Holistic medicine offers non-chemical, natural alternatives to conventional medical treatment for illness or injury. A holistic practitioner may have a degree in holistic medicine, or combine it with other medical-related degrees, to provide patients with traditional and natural options for healing. Distance-learning options make it easier for students to acquire education and training in complementary alternative medicine, aromatherapy, holistic nutrition, herbology, Chinese medicine and related fields.
According to CollegeDegree.com, there are more than 500 kinds of alternative medicine. Students learning about holistic medicine will learn the “whole person,” or holistic approach, the website says, along with the research and science behind alternative treatments. They will also learn about the medical treatments and techniques used by traditional medical providers.
Distance learning programs are especially beneficial for people who cannot find a physical school in their immediate area. A certificate or degree program may be obtained in the comfort of your own home, saving you the cost of transportation and room and board, and allowing you to work full or part time while completing your studies. Class schedules can be very flexible, but depending on the program, you may also need hands-on experience to learn treatments such as massage or acupuncture.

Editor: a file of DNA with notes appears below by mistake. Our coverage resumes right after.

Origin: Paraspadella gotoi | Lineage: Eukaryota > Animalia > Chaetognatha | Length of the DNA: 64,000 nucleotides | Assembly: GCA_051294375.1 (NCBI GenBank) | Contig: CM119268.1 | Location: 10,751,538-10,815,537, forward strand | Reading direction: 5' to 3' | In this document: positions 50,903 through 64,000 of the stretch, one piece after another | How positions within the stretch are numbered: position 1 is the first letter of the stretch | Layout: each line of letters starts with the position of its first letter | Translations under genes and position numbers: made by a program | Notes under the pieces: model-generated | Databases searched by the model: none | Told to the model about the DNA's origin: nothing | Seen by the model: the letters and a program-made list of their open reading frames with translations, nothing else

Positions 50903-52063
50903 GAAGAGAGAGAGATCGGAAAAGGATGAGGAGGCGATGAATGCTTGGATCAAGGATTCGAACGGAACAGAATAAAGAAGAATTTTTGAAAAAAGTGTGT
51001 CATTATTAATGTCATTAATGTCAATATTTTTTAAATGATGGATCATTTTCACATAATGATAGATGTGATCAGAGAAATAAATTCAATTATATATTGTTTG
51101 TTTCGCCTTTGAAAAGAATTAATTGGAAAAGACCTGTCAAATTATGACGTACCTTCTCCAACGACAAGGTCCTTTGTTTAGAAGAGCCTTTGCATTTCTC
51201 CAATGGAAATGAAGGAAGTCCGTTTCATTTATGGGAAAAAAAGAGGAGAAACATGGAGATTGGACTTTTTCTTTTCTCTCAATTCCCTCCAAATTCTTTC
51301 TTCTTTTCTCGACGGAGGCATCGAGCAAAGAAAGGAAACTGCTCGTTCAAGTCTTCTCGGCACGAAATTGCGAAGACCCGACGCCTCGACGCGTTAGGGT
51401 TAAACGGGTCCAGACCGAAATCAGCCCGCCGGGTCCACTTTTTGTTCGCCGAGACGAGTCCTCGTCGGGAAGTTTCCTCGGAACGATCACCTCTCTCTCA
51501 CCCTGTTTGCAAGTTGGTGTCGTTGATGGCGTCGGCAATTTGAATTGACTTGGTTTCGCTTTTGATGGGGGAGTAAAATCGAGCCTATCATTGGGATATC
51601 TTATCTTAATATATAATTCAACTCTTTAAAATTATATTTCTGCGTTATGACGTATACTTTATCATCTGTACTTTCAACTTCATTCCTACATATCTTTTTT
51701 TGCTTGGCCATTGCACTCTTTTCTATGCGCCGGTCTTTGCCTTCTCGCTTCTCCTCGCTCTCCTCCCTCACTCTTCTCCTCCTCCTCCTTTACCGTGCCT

Students who lack access to a computer or high-speed Internet can use correspondence schools, which provide a curriculum on CD or via textbooks and workbooks. Work is usually returned by mail to the school for grading. Online schools teach directly via the Internet, and students send their completed lessons via email.
According to MyDistanceLearningWeb.com, grants, scholarships and federal student loans are available to students in distance-learning programs. For licensing purposes, and to qualify for some financial aid programs, look for an accredited school—the website recommends checking with the Council for Higher Education Accreditation before enrolling in any distance-learning program. Because programs vary so widely, tuition costs can range from $100 per credit hour for a 24-hour certificate program to $50,000 or more for a master’s degree from a private university.
Some courses of study, such as certificate programs consisting mainly of introductory classes, allow much flexibility for those who are part-time students, working full time, and/or caring for a family. Such programs can be completed in a minimal amount of time—usually less than a year.
Online colleges may offer bachelor’s or master’s degrees in holistic medicine, or even a doctoral program, with a time frame comparable to attending classes on campus. Some courses of study combine both a bachelor’s and master’s degree in complementary and alternative medicine, making it possible to complete a dual-degree program in less than five years.
To get a Master of Science degree, you will typically need to have a bachelor’s degree, but not necessarily in a field related to holistic or complimentary medicine. The usual prerequisite courses are basic biology, chemistry, physics and math. Master’s degree students also need to fulfill a clinical internship or become an assistant, which will require hands-on experience in a clinic with a professional practitioner in holistic medicine. A doctorate is not necessary in order to practice in most states, and typically takes six to eight years to complete.